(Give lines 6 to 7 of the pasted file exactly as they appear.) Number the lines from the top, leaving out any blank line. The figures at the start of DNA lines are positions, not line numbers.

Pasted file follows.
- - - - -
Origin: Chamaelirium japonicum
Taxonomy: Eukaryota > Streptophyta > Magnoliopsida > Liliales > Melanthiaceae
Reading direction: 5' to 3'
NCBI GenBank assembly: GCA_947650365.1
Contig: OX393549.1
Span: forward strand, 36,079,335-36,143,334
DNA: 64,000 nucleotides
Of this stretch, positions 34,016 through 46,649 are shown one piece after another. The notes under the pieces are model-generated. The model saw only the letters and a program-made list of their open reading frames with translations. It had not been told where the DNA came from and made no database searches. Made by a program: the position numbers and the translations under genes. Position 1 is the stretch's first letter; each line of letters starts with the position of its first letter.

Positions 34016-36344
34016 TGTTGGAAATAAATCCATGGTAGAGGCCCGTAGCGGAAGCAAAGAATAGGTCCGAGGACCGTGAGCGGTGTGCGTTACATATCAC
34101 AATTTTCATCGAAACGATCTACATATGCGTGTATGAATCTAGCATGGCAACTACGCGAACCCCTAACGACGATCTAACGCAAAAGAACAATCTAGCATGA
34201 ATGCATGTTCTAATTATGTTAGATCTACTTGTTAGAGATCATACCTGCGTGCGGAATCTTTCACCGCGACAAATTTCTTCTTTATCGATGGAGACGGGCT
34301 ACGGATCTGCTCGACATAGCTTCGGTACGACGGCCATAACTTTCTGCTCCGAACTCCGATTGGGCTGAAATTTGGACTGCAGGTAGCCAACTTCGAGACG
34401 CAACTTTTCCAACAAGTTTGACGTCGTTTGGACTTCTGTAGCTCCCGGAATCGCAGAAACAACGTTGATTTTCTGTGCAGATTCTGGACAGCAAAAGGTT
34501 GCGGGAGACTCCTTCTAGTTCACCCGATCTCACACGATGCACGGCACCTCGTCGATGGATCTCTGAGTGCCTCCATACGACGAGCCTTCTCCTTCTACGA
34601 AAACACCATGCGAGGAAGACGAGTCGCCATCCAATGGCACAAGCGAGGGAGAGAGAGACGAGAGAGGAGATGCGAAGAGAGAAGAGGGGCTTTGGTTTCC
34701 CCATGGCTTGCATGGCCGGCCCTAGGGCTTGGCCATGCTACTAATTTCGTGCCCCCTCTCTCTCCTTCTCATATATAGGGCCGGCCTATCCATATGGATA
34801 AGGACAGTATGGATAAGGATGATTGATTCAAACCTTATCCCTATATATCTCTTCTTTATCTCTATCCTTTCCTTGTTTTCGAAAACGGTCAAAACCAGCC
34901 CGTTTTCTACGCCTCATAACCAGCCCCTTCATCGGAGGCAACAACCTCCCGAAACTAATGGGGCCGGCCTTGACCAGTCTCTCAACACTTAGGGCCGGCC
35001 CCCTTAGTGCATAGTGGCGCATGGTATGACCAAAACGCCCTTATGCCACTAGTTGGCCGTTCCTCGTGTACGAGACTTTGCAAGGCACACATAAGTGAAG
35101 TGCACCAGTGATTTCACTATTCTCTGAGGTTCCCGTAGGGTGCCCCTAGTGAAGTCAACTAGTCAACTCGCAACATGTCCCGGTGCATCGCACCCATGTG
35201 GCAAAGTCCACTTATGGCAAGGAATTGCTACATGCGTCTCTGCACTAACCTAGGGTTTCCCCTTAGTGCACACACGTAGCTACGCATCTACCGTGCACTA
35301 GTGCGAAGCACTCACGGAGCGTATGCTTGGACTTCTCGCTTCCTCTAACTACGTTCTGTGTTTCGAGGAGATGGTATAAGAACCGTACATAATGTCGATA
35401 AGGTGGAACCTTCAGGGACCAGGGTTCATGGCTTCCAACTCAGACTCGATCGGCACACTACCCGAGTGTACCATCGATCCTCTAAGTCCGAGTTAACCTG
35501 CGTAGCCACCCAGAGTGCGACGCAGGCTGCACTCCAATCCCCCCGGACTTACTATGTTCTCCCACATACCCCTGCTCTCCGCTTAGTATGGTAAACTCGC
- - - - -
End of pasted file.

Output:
Span: forward strand, 36,079,335-36,143,334
DNA: 64,000 nucleotides